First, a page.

I just bought a new MacBook Air, to replace my older, and failing, MacBook Pro. That in itself was a mixed blessing: Apple is doing everything to make life for its users miserable. No more connectors: no Thunderbolt, no Lightning, no HDMI, no SD card slot, no USB, even… a dongle is now needed for, well, everything. I cannot even use the new laptop to connect to a second screen or to a projector—which is what I do for a living!

So I have had to order two dongles. Which I will lose an hour after they arrive, I know myself. Also, no more magnetic power connector. New and different passwords required for, well, everything. And a lot more inconveniences. Apple is dead, l as far as I am concerned: this will probably be my last Apple product. SMH.

But this post is about a subject for photographers: Adobe. Lightroom, in particular. Lightroom licensing, even more specifically.

Lightroom version names are a mess. See my previous posts about this—just the search field. Confusing, and they change mid-stream.

But anyway, onward and upward.

I use the perpetual Lightroom 6 license. Because I do not want to give Adobe the power to shut down my business any time they desire; and I do not want to pay Adobe $10, $20, or whatever it is or will be, every single month for the rest of my life. So I use the perpetual license, not the “Creative Cloud” version for which you must pay every month.

This perpetual (“stand alone”) license is still available, but it is very, very difficult to find. Precisely because Adobe wants me to pay them money every single month for the rest of my life (as said, the “creative cloud” version), and if I don’t, they will shut down my business, because that is what shutting down Lightroom would do.

So anyway—I need to install LR 6. Fortunately, I kept an install file (a “DMG”). So I install that. Next step, I need to enter my serial number. But there is no way you can read that from an existing installation. So I contact Adobe support, and they send me the serial number.

Then the install fails because “no qualifying product is found”. It turns out I also need the serial number I was provided for a previous version of Lightroom—and I need to remember what v version that was. 5? 4? 3? 2?1? How the hell would I remember that? I have used (and paid for) every version since 1.0.

In the end, I figure this out with the support department. So now I enter two serial numbers and two version numbers. But then the install fails, for unknown reasons. So I reboot and re-install, once again entering both serial numbers. This time it works. Then I need to update the freshly installed version.

Finally, I am done. Whew. That took over an hour, for something that should have taken one minute. This is why I cannot wholeheartedly recommend Adobe products to my students. Life is too short to spend it Kowtowing to Adobe’s need to make infinite money.

Ny all means use Lightroom, it is excellent—but be careful, you will end up either spending too many hours, or spending too many dollars. And in the process, you will lose too much control.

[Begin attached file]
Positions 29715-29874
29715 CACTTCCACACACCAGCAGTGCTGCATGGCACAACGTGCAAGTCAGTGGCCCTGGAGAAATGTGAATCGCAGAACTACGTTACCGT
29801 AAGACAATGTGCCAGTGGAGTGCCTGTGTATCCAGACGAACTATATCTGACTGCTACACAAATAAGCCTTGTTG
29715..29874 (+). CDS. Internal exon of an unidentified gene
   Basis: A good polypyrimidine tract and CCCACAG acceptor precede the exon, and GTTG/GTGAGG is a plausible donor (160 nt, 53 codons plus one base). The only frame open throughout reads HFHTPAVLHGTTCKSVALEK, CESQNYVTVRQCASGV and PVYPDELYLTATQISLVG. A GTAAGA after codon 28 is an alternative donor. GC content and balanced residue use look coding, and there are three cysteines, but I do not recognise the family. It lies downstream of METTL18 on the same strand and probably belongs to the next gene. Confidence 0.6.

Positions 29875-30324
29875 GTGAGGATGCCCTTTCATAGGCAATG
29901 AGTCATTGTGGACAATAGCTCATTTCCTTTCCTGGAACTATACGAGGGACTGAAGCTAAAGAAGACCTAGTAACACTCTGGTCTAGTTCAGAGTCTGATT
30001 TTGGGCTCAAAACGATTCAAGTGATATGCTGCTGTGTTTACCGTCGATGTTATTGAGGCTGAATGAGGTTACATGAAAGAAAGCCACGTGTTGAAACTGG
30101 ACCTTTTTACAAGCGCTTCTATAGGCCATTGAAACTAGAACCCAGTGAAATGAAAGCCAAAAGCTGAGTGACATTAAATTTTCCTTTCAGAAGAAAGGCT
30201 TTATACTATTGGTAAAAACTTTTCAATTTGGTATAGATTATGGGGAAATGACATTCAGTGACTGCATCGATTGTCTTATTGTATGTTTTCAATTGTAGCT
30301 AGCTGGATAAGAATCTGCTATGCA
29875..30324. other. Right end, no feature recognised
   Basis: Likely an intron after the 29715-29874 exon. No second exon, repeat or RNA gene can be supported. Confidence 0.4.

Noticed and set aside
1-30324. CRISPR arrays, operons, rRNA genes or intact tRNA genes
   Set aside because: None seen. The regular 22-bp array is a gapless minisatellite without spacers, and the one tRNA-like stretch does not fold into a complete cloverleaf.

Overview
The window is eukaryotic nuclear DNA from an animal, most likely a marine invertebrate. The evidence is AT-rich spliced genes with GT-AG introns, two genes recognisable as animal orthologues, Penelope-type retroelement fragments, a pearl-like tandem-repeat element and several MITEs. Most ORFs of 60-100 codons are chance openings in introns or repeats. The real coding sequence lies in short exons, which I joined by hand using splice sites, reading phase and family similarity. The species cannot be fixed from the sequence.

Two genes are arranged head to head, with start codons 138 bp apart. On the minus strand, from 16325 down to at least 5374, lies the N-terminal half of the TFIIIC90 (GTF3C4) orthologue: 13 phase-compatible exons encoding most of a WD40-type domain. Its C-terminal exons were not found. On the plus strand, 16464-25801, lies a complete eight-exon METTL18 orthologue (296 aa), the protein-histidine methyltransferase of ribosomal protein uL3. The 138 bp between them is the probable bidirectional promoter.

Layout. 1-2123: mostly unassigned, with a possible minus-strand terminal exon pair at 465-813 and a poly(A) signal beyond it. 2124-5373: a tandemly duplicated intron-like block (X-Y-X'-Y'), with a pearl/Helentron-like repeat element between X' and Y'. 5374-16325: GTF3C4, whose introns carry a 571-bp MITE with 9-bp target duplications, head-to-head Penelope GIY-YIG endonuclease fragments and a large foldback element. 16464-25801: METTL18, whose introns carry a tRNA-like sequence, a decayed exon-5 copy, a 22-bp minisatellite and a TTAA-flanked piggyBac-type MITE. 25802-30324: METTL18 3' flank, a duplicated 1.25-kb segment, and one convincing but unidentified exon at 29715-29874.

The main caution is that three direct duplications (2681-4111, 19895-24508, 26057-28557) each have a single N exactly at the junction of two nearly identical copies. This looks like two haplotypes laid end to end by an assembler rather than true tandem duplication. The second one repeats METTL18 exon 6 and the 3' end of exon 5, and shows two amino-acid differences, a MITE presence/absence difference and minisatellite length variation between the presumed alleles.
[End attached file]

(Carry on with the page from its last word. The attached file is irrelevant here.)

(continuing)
Incidentally, talking about control: a new laptop, and so I have had to enter various passwords (mainly Apple passwords) over 90 times so far. All without being allowed to see what I type, so I get them, wrong half the time than I even remember them, which its rare.

When I was young, IT was about making life easier and about empowering end users. Now, it seems that all too often, it is the complete opposite. Oh, how the pendulum swings.

“I want to adjust a bunch of pictures by increasing their ISO by a stop”. Is that something you often want to do?

In that case, you have probably run into a problem. Yes, you can adjust one, then mark the rest in the DEVELOP module’s negative strip and SYNC them:


Ah. But now they are all set to exactly +1 stop – not “whatever they were plus 1 stop”. And that, depending on how you got here, could be a problem. If you have previously adjusted some individually, you will lose those individual tweaks.

The solution?

Do it in the LIBRARY module. Mark them all and in “Tone Control”, adjust the exposure (or clarity, or vibrance) to the relative amount you would like to add. It will be added to the prior value, instead of replacing it.



That’s it. Just one of those little nice-to-knows!



As you all know, Apple Aperture is end-of-life. And with that, end-of-competition: Lightroom is the only game in town.

And with that, Adobe is flexing its muscle; it is trying to get everyone to use their “Cloud” subscription model. That way, they get a fee (like $9.99) every month, instead of one payment of $150 for Lightroom forever. Clearly, they are interested in this.

Clearly, I am not interested.

  • First, I would pay much more (In five years I’d pay $600, as opposed to $150 for the app, and even with upgrades perhaps double that over that period).
  • Second, I want nothing with auto upgrades. This is mission critical. I am still using CS3 (very occasionally). If it ain’t broke…